Large-Scale Text Analysis with R - HILT 2015 Text mining, the practice of using computational and statistical analysis on large collections of digitized text, is becoming an increasingly important way of extracting meaning from writing. Whether working on survey data, medical records, political speeches or even digitized collections of historical writing, we are now able to use the power of computational algorithms to extract patterns from vast quantities of textual data. This technique gives us information we could never access by simply reading the texts. But determining which patterns have meaning and which answer key questions about our data is a difficult task, both conceptually and methodologically; particularly for those who work in the humanities who are able to benefit the most from these methods. Large-Scale Text Analysis with R will provide an introduction to the methods of text mining using the open source software Environment “R”. This course is 75% full (as of June 4, 2015).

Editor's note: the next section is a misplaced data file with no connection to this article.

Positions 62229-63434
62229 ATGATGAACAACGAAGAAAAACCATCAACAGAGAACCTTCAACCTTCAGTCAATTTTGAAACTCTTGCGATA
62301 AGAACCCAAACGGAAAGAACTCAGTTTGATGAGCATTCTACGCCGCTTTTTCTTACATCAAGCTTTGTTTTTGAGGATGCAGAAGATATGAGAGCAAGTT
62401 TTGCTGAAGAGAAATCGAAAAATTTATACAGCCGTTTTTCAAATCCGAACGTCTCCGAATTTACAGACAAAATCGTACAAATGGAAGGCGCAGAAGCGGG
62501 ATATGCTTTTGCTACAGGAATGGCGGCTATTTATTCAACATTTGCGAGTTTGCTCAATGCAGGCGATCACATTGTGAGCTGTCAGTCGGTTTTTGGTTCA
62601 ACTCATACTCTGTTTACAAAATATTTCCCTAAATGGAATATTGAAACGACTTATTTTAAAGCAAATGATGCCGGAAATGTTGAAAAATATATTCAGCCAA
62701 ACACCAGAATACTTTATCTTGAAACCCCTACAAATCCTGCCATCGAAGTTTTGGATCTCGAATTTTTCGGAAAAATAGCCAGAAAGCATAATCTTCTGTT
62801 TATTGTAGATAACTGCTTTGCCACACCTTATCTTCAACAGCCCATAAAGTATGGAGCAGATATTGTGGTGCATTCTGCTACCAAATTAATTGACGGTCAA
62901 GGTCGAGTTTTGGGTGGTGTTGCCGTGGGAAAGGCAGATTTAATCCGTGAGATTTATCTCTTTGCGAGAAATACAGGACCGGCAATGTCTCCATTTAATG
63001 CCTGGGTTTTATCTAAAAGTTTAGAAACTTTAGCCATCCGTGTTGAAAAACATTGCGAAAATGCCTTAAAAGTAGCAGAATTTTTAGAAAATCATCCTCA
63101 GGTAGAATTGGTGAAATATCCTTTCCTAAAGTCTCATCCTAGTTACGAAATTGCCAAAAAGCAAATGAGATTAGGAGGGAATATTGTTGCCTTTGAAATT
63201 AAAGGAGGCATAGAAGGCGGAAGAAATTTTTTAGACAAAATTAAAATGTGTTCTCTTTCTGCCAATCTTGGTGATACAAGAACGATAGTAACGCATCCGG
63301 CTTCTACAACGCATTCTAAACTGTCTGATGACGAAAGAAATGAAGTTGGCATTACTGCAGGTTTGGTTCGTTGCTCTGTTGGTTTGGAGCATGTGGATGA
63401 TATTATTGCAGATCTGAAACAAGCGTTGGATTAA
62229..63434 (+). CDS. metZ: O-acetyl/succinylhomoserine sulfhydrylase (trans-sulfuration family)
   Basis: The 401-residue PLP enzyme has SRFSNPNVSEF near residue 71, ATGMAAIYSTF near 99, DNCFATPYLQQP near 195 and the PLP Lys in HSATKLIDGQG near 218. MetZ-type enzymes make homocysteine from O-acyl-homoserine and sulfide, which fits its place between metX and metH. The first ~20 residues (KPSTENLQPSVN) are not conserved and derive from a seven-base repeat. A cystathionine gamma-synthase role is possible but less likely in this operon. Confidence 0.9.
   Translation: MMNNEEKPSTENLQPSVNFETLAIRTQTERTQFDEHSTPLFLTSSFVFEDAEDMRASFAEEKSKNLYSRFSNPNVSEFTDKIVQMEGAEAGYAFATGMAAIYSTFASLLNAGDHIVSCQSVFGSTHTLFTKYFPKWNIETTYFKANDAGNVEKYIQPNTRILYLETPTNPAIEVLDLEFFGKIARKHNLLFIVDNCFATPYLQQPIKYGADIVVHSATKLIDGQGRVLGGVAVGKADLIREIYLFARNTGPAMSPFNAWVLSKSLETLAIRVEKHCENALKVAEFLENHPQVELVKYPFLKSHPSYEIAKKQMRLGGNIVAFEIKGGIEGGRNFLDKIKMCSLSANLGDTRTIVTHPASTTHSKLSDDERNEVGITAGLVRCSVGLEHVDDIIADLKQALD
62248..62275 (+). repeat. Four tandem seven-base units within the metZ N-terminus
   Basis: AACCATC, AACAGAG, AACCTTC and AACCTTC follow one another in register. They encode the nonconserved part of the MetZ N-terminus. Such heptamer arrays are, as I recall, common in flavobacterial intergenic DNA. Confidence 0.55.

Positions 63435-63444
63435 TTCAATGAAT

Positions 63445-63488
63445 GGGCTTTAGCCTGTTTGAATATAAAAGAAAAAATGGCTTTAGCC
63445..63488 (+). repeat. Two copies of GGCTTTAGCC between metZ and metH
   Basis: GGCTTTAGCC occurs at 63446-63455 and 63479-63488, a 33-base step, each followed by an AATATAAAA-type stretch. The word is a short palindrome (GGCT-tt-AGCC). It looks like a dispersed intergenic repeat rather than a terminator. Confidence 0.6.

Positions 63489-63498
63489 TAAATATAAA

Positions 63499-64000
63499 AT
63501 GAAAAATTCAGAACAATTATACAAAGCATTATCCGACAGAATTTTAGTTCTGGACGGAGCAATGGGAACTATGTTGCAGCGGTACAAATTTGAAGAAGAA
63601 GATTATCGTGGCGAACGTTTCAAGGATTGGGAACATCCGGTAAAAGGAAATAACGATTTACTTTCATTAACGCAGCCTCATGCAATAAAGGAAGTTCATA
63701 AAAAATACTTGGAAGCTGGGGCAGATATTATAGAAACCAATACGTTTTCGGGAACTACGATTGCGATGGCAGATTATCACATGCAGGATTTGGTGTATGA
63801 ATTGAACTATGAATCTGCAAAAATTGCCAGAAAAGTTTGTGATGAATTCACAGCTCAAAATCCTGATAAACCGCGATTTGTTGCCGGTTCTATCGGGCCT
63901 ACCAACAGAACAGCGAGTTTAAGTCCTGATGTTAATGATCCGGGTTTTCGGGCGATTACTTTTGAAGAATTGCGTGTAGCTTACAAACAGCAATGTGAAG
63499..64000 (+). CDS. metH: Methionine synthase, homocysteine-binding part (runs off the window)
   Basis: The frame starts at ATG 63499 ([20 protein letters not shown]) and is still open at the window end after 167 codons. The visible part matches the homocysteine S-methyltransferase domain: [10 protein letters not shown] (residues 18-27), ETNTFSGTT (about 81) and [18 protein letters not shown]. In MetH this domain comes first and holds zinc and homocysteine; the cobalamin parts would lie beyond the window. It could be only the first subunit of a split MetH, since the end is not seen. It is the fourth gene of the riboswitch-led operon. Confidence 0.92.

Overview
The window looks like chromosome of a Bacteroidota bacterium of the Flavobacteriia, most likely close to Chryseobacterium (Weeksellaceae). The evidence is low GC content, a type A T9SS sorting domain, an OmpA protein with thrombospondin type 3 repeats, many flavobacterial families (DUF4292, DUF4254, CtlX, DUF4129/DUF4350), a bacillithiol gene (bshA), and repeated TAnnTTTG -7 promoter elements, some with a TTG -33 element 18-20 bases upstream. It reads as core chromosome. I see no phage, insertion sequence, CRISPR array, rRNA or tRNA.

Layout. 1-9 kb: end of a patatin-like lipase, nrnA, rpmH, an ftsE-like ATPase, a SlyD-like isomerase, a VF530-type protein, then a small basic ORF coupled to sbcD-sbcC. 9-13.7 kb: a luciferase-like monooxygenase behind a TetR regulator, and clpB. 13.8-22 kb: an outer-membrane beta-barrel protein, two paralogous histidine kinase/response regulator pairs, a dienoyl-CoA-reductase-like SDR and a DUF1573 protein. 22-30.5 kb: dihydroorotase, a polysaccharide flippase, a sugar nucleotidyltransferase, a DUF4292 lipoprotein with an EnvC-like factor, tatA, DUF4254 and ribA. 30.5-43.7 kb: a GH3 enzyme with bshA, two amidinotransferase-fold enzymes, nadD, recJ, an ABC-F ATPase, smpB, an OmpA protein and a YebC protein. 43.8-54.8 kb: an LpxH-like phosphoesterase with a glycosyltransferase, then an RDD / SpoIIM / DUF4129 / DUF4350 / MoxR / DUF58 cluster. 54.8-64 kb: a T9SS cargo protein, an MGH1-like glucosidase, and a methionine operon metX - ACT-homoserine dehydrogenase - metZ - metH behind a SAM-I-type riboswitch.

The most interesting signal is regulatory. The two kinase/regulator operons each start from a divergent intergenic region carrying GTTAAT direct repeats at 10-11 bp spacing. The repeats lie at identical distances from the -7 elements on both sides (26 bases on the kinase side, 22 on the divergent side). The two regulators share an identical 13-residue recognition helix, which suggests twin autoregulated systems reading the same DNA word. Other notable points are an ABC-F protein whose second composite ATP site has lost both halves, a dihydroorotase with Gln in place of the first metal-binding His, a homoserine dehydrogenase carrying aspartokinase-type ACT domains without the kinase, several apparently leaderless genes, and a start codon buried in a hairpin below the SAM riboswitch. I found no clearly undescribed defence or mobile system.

Searching; Visualized: “The Book History Bibliograph” | McGill Digital Humanities Tagged with: collaboration, database, libraries, literary topology, text analysis, virtual environments Posted in Cultural Archives & Curation, Knowledge Environments, Major Projects, Projects, Research, Tools Research, Visualization With the increased interest in the material aspects of the book, the field of book history has seen rapid expansion in the past twenty years. An extremely broad area of research, the problem of finding sources in multiple languages and disciplines has been of continuing concern. “The Book History Bibliograph”, a bibliographic tool currently under development between Stanford and the University of Edinburgh, with input from McGill, proposes creative solutions to cross-disciplinary and multi-lingual searching. Under the direction of Dr. Currently in “beta”, the Bibliograph database contains about 500 sources; Dr. Book History Bibliograph PI: Tom Mole University of Edinburgh